The Deuce, episode 4: “I See Money”
Directed by Alex Hall / Written by George Pelecanos and Lisa Lutz
At one point in “I See Money,” Candy, having just performed oral sex on a john who collapses in a fatal heart attack, gets off the street to commiserate with fellow streetwalker Ruby, a.k.a. “Thunderthighs.” These women are old pros in a business with a short shelf-life, and that even in good times has its share of pains and aches. Earlier in her week, Candy got caught in the rain, went to work out of a decrepit porno theatre, where she blew a guy while a rat began to climb on his lap. A week earlier, she saw a guy stabbed to death on the street while she was trying to work.
Candy and Ruby sit down in Ruby’s apartment in a beautifully melancholic scene where actresses Maggie Gyllenhaal and Pernell Walker really shine. The two hookers share a drink and reminisce about a prostitute they knew once, always dressed in suede. From the way the two talk, you’d think she was a part of their life ages ago, but Candy sadly recalls “That was last summer,” and you realize that when every night is a working opportunity full of movie theatre blowjobs and panting, obese johns, time moves a lot slower. The weariness, the worn-out physicality of spending your days and nights on your feet, heels cracking, trash in the streets — it really hits you in this scene.
Candy Merrell has been through hell.
And in the last scene of the episode the rest of the world sees it simply as a joke.
The pimps crack lines about “the Mouth of Death” in Leon’s Diner over breakfast and Frankie leads a mock round of applause — all while Candy is sitting there right in front of them.
I think what this episode really demonstrates is the limits of understanding. Everyone along The Deuce seems to know everyone else. Bohemians rub elbows with pimps, wiseguys with drag queens, cops with hookers. It’s like Casablanca but with more fucking (everyone cums at Rick’s?). But despite the collision of interests, the close contact, the liminal space that places like The Hi-Hat offer, hovering between the legitimate and illegitimate worlds, people still have a hard time seeing each other as people, walking around in their own heels. What might have been the worst night of Candy’s life (though who knows?) is nothing more than fodder for crude ribbing in Frankie’s world.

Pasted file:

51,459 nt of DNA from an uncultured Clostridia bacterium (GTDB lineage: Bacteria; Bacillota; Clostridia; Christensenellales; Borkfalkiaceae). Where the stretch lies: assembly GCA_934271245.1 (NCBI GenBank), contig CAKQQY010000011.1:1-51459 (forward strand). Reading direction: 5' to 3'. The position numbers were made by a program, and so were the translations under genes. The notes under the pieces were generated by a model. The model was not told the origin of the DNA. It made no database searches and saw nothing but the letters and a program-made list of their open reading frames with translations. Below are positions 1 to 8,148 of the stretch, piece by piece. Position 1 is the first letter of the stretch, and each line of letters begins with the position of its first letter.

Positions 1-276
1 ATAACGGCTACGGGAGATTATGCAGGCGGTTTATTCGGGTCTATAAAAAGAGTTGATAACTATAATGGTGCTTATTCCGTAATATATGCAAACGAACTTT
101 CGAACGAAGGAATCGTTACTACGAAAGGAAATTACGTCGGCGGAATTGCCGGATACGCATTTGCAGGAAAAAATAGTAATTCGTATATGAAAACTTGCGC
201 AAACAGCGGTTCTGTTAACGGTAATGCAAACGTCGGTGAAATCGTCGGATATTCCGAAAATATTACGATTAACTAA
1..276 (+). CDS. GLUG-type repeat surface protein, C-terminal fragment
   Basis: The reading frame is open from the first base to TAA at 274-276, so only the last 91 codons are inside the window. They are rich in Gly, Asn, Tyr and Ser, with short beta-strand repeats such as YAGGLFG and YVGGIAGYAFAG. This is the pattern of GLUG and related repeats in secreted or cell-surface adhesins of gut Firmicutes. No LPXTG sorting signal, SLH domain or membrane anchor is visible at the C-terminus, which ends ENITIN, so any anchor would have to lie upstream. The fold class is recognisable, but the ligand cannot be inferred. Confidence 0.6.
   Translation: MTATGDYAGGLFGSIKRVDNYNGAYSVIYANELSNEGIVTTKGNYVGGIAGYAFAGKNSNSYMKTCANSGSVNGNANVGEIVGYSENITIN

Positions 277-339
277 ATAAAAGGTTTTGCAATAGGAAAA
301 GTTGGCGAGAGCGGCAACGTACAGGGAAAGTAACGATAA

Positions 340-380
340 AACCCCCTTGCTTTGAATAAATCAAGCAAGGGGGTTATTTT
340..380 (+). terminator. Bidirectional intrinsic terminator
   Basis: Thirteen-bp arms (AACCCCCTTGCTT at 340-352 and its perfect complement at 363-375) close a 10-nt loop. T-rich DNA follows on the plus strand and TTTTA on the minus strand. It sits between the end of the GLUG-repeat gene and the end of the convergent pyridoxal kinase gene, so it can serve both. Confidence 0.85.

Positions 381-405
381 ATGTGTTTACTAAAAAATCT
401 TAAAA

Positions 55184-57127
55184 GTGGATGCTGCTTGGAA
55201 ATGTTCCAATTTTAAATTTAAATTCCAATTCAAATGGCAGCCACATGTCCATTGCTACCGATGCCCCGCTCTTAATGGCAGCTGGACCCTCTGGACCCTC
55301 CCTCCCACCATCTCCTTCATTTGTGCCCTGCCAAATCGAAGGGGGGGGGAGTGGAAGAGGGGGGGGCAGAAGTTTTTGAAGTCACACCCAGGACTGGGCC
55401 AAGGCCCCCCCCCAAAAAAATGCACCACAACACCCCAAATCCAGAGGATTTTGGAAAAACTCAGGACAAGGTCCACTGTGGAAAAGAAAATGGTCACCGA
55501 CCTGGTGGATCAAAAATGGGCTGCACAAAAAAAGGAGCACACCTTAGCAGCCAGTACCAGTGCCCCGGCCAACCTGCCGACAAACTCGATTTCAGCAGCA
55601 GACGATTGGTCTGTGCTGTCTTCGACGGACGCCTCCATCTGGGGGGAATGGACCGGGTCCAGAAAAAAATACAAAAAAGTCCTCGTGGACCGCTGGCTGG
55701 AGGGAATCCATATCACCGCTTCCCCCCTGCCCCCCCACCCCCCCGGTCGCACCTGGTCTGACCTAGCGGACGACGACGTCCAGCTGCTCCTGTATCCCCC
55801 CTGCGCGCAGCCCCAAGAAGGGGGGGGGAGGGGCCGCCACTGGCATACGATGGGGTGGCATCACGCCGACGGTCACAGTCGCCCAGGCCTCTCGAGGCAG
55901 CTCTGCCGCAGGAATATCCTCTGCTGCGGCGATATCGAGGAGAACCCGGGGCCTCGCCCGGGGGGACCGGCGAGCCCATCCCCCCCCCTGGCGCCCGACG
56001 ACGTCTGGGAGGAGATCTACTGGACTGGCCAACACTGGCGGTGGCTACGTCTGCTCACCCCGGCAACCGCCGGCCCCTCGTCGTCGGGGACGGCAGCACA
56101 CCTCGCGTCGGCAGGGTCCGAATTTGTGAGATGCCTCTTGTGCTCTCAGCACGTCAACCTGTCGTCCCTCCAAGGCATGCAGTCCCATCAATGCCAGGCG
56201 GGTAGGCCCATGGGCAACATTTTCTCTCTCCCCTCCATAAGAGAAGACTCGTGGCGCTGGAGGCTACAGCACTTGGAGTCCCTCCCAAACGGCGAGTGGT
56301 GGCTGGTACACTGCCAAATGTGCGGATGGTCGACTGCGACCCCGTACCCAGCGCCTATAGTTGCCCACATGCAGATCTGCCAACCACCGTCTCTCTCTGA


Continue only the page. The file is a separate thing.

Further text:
You see this too with Abby and Darlene. Abby wants to understand Darlene’s life, or at least, Abby thinks she does. She talks to her, asks her about her family, where she comes from. Later in the episode, she gifts Darlene a copy of Graham Greene’s Travels with My Aunt and slips a bus ticket out of New York City inside it. Darlene’s reaction probably isn’t what Abby was hoping for — she all but rolls her eyes, more interested in the book than in the ticket, and goes off to have what was no doubt a tense exchange with Larry, rather than the expected “Oh thank you, thank you!” Abby was almost imagining. After a few nights at The Hi-Hat and a couple conversations, Abby thinks she understands enough of Darlene’s life to be able to know just what it is she both needs and wants. And it seems she’s wrong.
And Vincent, who is essentially a well-meaning guy, is still working his way around the LGBTQ world, stumbling his way around misgendering and pronouns when talking to bartender Paul, who later tells his boyfriend that Vincent — who probably thinks of himself as a tolerant and open-minded person — “isn’t completely an asshole,” demonstrating the limits of Vincent’s brand of wiseguy egalitarianism.
Sandra the reporter is getting a little bit closer in every episode to where she wants to be, but she’s still far from understanding. While she knows enough to keep her head down when the cops pick up the streetwalkers, and that if he she says nothing she might be mistaken for one of them, her shoes give her away — at least according to Officer Alston, who gets her out of jail when realizing she’s not part of “the life.” Incidentally, Alston’s The Wire-lite struggle with the bosses as he’s reprimanded for bringing in a heroin pusher working in a “no go” zone hints at the bigger sociopolitical context of what’s going on, but for the most part, this is maybe the most intimate and personal episode of The Deuce yet, largely because of Candy’s plotline.
We’re now officially halfway done with the first season of The Deuce, and like any David Simon series, things are beginning to come together, slowly but surely, but regardless of what happens in the end, I think what we as viewers have learnt — or at least, thought we’ve learnt — about this time, this place, this moment in the world, has made the journey more than worthwhile so far.